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The Times 

Letter from Columbia County Commissioners

Proposal for the Columbia County Law and Justice Center


November 5, 2020

Finished in 1887, the Columbia County Courthouse is a beautiful piece of history, a boon to the tourist industry, and a general point of pride for the citizens of the county. From its stately position and through several facelifts, the courthouse has witnessed the ebbs and flows of history come and gone. In celebrating statehood in 1889, railroad booms in Dayton and Starbuck, the arrival and evolutions of the Blue Mountain Cannery to Green Giant to Pillsbury to Seneca, the building of Little Goose Dam, and the growth of agriculture as the mainstay industry, the courthouse has been the county’s constant companion. It holds an important place in our history and will continue to be an integral part of our culture in the years to come.

As beautiful and constant as the courthouse is, the needs of the 21st century have rendered it inadequate for the tasks required of it. In the areas of security, layout, and technology, the standards of today have left the beauty of history behind. Specifically, the sheriff’s department and jail, dispatch, and the courts are in great need of upgrades that the old courthouse cannot provide. It is for these reasons that the citizens of Columbia County should seek opportunities to build a modern Law and Justice Building.

The Jail/Sheriff’s Office

The jail currently has 11 beds, though three of them are out in the catwalk area. Cramped and dark, the jail has no capacity to separate inmates from each other. This presents many problems, among them are: potential witness tampering in the case of busting a ring of alleged criminals, fighting inmates, separating genders, and mental health patients cannot be cared for adequately. The jail has no real booking area, holding cell, evidence intake, or dedicated interview room. It is also devoid of sally ports, or a dedicated route to the courtroom. Both of these inadequacies present a danger to both deputies and the public. There is also inadequate storage for both evidence and officer weapons and equipment

Due to its cramped size and poor layout, Columbia County is forced to send some of its prisoners to be housed in other jails around the region. All-female prisoners are sent out of the county. Any co-defendants must not be housed together, so a large bust dictates that all but one of the alleged offenders would be sent elsewhere. Due to its limited beds, there are almost always Columbia County prisoners in facilities located in other counties. There is a constant stream of deputies transporting prisoners to and from other jails, to and from court dates, and to and from medical visits. All of this is a huge burden for the taxpayers of Columbia County, both in wasted transport time, and rent for space in the other facilities.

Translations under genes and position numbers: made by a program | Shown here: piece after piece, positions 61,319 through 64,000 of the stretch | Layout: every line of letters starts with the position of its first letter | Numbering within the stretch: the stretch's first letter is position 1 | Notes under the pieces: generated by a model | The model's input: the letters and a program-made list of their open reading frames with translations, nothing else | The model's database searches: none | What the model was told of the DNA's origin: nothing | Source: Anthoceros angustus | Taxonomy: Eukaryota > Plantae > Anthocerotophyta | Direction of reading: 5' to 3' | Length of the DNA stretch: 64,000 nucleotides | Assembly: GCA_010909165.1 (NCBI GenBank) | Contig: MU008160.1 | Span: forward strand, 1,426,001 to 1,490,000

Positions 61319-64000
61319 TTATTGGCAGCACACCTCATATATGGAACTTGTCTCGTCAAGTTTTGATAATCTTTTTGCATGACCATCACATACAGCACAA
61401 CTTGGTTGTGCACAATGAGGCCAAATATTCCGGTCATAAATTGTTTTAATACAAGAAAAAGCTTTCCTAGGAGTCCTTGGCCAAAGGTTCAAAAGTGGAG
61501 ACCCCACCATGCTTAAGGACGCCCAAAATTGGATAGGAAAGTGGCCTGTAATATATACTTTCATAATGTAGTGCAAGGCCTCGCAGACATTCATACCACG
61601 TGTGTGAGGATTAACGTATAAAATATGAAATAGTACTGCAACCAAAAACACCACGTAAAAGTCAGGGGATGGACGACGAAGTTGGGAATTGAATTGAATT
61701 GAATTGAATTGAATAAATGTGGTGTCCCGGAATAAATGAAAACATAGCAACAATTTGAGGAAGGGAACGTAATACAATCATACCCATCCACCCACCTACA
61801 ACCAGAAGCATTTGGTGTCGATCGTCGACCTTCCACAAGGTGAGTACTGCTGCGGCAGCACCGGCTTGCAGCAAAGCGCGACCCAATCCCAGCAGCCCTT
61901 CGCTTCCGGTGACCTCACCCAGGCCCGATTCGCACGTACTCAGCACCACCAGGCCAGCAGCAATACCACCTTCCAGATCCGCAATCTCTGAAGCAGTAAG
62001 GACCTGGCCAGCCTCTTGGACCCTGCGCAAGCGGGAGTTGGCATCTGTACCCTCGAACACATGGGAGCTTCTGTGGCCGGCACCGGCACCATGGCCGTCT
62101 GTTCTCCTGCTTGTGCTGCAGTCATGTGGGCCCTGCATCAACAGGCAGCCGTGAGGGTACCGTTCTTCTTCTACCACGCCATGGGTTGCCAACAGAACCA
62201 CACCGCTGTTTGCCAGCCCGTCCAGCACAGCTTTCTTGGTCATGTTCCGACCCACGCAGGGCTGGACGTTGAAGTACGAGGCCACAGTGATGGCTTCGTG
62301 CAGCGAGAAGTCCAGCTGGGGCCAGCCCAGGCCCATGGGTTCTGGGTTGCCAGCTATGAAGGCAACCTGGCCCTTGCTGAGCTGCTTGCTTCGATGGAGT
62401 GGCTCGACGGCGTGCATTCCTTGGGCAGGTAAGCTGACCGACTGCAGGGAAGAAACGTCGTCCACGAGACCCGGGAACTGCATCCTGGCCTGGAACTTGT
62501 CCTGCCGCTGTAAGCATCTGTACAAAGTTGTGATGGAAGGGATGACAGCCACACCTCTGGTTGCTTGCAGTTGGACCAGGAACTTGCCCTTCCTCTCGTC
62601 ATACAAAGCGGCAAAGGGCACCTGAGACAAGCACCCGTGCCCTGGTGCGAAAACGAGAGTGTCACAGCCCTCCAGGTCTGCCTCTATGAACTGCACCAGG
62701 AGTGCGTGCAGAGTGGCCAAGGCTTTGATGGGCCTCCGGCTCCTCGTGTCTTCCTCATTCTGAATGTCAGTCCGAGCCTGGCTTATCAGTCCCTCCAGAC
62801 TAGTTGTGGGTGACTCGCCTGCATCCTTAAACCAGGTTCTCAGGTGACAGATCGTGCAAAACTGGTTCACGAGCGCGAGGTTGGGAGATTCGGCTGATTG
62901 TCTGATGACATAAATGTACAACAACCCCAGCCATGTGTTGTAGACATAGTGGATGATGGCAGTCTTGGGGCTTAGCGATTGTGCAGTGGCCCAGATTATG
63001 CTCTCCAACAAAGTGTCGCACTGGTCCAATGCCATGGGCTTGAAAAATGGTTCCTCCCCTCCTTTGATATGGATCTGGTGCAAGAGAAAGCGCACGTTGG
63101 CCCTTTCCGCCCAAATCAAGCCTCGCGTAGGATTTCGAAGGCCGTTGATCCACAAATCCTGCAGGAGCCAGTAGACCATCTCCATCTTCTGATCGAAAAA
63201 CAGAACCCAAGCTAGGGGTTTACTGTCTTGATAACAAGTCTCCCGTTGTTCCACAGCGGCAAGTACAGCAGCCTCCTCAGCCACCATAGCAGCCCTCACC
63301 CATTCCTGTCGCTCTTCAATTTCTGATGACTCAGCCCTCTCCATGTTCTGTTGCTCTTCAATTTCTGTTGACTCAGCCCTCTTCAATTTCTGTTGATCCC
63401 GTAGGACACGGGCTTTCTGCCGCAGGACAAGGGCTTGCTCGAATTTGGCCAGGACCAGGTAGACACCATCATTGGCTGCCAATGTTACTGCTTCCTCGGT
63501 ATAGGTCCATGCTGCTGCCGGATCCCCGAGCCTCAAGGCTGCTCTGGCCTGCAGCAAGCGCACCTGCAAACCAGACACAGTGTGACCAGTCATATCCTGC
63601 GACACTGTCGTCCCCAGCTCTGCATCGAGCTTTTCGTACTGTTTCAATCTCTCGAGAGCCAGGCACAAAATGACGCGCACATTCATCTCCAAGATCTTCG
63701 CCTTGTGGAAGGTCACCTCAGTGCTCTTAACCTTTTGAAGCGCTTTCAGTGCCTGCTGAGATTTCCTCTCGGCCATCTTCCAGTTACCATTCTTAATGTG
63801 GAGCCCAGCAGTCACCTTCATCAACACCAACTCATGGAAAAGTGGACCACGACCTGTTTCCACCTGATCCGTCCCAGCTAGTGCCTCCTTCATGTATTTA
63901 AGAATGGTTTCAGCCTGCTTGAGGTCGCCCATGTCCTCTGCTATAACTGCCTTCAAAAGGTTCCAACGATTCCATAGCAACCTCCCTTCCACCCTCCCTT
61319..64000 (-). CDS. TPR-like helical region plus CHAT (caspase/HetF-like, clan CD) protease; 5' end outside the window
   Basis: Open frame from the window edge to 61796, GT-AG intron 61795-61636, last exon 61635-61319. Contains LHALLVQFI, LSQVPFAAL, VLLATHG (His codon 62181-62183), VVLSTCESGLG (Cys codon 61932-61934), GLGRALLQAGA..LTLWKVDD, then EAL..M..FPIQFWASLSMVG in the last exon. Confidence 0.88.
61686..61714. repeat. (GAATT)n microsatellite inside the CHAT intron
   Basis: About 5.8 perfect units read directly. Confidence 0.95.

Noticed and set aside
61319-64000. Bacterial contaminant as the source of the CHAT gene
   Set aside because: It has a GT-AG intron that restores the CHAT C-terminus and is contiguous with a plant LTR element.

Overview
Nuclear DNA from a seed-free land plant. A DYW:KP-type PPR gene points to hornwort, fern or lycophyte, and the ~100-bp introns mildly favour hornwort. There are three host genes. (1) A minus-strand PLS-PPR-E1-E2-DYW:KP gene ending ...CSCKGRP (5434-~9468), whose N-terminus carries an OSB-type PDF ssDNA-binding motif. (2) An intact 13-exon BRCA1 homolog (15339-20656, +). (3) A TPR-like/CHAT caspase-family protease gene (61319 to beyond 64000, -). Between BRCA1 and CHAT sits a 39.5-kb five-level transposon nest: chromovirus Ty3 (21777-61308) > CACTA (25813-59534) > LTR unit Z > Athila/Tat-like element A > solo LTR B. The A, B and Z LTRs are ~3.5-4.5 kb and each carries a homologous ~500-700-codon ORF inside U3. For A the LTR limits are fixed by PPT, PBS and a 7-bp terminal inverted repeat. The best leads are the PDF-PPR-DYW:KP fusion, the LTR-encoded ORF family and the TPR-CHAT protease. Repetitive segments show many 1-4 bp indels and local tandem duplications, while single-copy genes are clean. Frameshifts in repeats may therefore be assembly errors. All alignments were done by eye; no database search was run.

The sheriff’s deputies have to transport and house their prisoners in an unsafe manner. The arresting officer has to park his or her vehicle in the parking lot and walk out in the open with a prisoner across the large lawn before they even arrive at the door to the Sheriff’s Office. This means the deputy is at risk if the prisoner makes a run for it, or if accomplices wish to free the prisoner. It also means the deputy would have a difficult time protecting the prisoner if a victim’s family or friends want to mete out their own justice. Any modern facility would have a sally port, where the deputy would have control of the environment from the moment he or she exited the vehicle, all the way through to a holding cell to begin the booking process. In the current building, the desks of the deputies are in the same area as the evidence storage room, the interview room, and the intake/booking room, which also puts the deputies at risk. If a prisoner starts a fight while being fingerprinted, the fight could easily spill out into the office area, putting the prisoner and deputies at risk.

The Courts

One would be hard-pressed to find a more beautiful courtroom than Columbia County’s courtroom. However, beneath its ornate majesty, the courtroom is wholly inadequate for the requirements of a 21st-century venue of justice. In an era of traveling judges, pandemics, and telecommunication, the Columbia County Courtroom leaves much to be desired. In a historic building, wires required to function with modern technology cannot be installed in walls. This makes the current courtroom a jumble of wires with constant technological glitches and hiccups. Judges from out of town who attempt tele-court often find recordings have been garbled, or defendants unable to hear the judge. The room is also so big that the acoustics are terrible. In a county with a majority of the population is over 60, jurors find it difficult to hear the proceedings. The jury room seats six people comfortably. Twelve jurors can be packed in, but only if half are standing or not seated at the table, this was prior to social distancing. WIth social distancing, the rooms max capacity is 6. It is incumbent upon the county to provide a fair and efficient trial for defendants. In the area of our courtroom, we are falling short of acceptable.